Now once again, at the height of this year’s peony bloom season, Ann and Dan are graciously opening their land so that members of the public can wander through the peony fields and savor these amazing flowers. They do not charge any fee for visiting, but — since this is also their home — you are especially asked to respect the following dates and times which they have established.

They are open for visitors from 10 a.m. and 5 p.m. any day between June 16 and June 20, and between June 23 and June 30. Occasionally they may extend these hours so that visitors can stay and watch the sun setting behind the Green Mountains — a beautiful sight indeed. (Check their Countryman Peony Farm Facebook page closer to the time for these extended hours.)

You are also welcome to bring your own chairs and a picnic to enjoy while you are there, and there will even be a single porte-potty available for visitors.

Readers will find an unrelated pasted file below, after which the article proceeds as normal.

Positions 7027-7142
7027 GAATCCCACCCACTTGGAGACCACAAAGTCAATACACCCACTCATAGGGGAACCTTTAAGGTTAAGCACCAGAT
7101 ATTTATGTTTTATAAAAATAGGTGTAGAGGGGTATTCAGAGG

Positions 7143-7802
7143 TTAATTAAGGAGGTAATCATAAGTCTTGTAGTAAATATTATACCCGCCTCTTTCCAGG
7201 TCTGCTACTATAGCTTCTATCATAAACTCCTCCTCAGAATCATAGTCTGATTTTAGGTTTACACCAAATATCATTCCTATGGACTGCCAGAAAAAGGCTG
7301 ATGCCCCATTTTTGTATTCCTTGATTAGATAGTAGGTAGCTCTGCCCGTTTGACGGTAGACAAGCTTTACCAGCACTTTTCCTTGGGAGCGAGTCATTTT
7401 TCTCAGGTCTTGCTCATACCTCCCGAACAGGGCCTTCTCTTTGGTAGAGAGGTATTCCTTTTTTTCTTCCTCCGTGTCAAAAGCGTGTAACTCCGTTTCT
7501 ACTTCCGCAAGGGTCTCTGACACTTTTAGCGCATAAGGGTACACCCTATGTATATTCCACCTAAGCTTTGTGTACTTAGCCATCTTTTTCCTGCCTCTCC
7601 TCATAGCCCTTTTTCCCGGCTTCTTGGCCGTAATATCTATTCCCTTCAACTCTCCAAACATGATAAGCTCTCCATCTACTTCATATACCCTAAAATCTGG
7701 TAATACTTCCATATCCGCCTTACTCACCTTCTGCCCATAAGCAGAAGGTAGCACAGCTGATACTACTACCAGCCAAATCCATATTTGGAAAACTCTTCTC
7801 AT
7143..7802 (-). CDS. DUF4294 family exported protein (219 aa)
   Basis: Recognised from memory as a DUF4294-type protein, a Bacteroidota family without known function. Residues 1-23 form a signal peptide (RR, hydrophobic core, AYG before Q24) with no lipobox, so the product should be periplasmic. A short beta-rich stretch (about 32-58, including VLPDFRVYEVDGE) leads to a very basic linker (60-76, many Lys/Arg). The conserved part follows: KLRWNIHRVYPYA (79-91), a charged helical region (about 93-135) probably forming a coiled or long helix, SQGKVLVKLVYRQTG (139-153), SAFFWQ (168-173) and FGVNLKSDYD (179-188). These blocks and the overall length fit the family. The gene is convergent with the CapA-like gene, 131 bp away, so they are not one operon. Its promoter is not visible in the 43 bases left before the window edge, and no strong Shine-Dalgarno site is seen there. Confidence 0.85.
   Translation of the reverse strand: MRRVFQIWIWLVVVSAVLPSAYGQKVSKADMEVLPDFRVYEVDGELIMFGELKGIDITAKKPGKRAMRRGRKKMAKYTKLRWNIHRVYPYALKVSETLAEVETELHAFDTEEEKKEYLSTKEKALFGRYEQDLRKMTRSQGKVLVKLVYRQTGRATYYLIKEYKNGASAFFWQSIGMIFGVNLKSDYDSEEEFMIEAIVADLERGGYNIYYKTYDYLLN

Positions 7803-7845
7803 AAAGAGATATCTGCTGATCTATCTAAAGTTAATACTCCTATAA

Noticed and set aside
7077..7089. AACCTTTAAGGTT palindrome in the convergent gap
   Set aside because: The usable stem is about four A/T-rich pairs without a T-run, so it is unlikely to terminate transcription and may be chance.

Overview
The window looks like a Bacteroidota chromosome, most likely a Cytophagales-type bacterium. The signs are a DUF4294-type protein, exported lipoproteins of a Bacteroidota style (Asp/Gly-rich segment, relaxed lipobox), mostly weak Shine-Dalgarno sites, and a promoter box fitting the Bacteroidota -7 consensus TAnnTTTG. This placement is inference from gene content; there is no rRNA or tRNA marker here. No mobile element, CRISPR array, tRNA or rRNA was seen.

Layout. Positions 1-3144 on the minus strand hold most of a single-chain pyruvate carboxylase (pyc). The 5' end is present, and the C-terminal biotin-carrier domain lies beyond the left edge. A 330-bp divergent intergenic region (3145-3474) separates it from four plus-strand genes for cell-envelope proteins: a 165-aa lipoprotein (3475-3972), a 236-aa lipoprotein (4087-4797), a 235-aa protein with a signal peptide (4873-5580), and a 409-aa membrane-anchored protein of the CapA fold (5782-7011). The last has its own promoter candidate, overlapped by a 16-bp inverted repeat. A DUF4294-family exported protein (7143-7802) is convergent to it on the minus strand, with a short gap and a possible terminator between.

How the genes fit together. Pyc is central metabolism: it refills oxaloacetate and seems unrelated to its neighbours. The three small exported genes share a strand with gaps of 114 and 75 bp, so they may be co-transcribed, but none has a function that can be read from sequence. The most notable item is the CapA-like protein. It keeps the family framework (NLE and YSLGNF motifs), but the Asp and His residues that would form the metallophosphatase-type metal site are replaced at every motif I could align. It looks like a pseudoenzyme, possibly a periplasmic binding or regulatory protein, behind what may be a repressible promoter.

Now who could ask for more!

Cady’s Falls Botanical Garden

Cady’s Falls Botanical Garden in the town of Morrisville — the beautiful creation of Lela and Don Avery — is hidden away at the end of Duhamel Road alongside the meandering Lamoille River.

Over 40 years ago Don and Lela discovered an old dairy farm that was for sale. They immediately saw the unique potential of the site, with its weathered farm buildings and rich bottomland soil. And, until recently, they ran a most remarkable nursery there, featuring unusual plants from around the world that would flourish in Vermont’s climate.

At the same time they also developed the most spectacular garden, where visitors could see many unique plants growing in perfect harmony with one another.

And today, although they recently closed the nursery, Don and Lela still welcome visitors to the newly named Cady’s Falls Botanical Garden. All they ask is that you contribute a goodwill donation to help with the cost of upkeep.

This lovely garden, covering about one and a half acres, actually comprises several distinct garden areas which merge seamlessly together to create a continuous whole. And since each of these gardens-within-a-garden offers an individual growing environment — such as sunny, shady, wet or dry — it also supports a unique palette of plants adapted to that particular environment.